So the reason it’s not NAFTA is that it is a regional orientation based on making a common culture and having personal mobility withing the region included. And all the other bits of NAFTA left out…

    (Though, frankly, if Canada wanted to just join in, that would be fine with me too. Maybe the Québécois could influence Louisiana to speak French again ;-)

    As one example of “life here”, there’s a local restaurant that (I just learned from their web page) began in Arizona:


    Yes, Carlos O’Brien’s Mexican Restaurant… Lots of Irish and Mexican Catholics, sitting in church together, saw something they liked in the other pew… While the name is a bit “cute” as a marketing gimmick, and I don’t know at all if there really IS a Carlos O’Brien: It is not at all unusual to find such naming paradox’s here. Asian folks with the last name of Goldberg or Heinrich. Blacks named Smith and Flores. (My Black Motorcycle Buddy was named Flores… as he married a Polynesian/Asian Pilipina, they have black/asian kids named Flores… ) Welcome to America ;-)

    At my last High School Reunion, a kid named Ozawa (Nisei Japanese) was introducing his German ancestry wife. While the kid named Tanamoto (2nd or 3rd generation) was hitting on a classmate of Italian heritage. My date (it was a long time ago, before I was married) was a Chinese lady (from the same class, born in the same hospital as I was, one day apart… so we’d been ‘together’ from birth through high school, but this was our first ‘date’). Since then the Hispanic percentage in the town has risen, so the “mix” will have more Hispanic flavor going forward…

  10. George says:

    One thing I have said in jest is to allow Mexico to annex the US. Then we hold elections, adopt the US Constitution, move the capital to Washington DC, and have a much sorter southern border to worry about.

  11. adolfogiurfa says:

    In a hundred years then you will have a US common race….BTW, a curious phenomenon happens to Italians, as when two similar languages mix, the original is lost, but worst of all (it´s a usual joke) when Italians go to Argentina they become, in a few minutes, Argentinians. It is told that an argentinian visiting Italy, exclaimed: There is a lot of argentinians here!
    Though in other places customs are harder to change: In the Argentinean and Chilean patagonia, there was a big german immigration (it´s even told that Hitler really died there- near Bariloche-), and they IMPORTED WILD BOARS just to feel at home, so there are a lot there in the forests down there. It is told, also that if you put one german together with another german, you have two germans, but if you add just one more you have an ARMY!! :-)

  12. E.M.Smith says:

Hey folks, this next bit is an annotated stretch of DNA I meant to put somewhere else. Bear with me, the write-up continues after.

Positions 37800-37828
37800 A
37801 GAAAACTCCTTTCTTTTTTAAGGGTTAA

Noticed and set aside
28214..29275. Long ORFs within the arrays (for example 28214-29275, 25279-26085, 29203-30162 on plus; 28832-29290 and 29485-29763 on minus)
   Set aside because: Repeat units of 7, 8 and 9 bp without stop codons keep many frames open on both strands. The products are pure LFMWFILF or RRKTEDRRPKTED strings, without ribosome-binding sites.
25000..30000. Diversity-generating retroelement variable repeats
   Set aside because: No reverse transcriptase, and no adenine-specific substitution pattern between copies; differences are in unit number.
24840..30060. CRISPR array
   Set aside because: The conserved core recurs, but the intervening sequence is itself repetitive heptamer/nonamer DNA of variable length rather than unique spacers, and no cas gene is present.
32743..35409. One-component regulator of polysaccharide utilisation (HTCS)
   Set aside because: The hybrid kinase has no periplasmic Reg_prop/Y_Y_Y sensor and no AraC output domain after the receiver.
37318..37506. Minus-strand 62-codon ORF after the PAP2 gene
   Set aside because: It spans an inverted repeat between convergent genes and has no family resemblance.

Well, you pegged me! I have a ‘sliding time window’ and tend to look at things then think (in a visualization non-verbal kind of way) “slide zero time slide geologic time” and see what happens. In the static snapshot you see one image, in the geologic time scale, quite different, in between, something else… (middle is sometimes ‘historical perspective’ label…) So on a geologic time scale we’re likely replaced by a space faring species (or go extinct in place – rockfall … you can only dodge probability in the short run…). On a static scale, we have “conflict” and a “Mexican invasion”. On a ‘historical perspective’ basis, well, we’re just red and blue making royal purple… couple of generations on, most everyone here will have a mixture of all ancestries or as relatives. It’s just the way the math must work out.

    In Europe you can see some of the same thing (especially in the UK). Who are the British? A mix of Celts, Germanics, Romans. Who are the French? A mix of Celts, Romans, Germanics… Who are the Germans? (Especially those around Bavaria, Austria, Switzerland) A mix of Germanics, Celts, Romans… Only the order changes. (Remember that the Franks were a Germanic tribe that gave their name to France…)


    Can’t we leave the capitol in Mexico? It would cost less in taxes ;-)


    One of the “odd bits” is how different language groups and cultures react differently to a merge process. Germanics and Celts are quite happy to just ‘blend in’ and change. Latins less so. (France is soft of half and half). Italians also are sort of ‘half and half’. Easily swapping to English or Spanish, but continuing the major cultural norms (thank God! Another 1/3 or so of the typical cuisine here is of Italian origin ;-) Most non-adaptive are Muslims as they are bound to their book and that language in which it is written.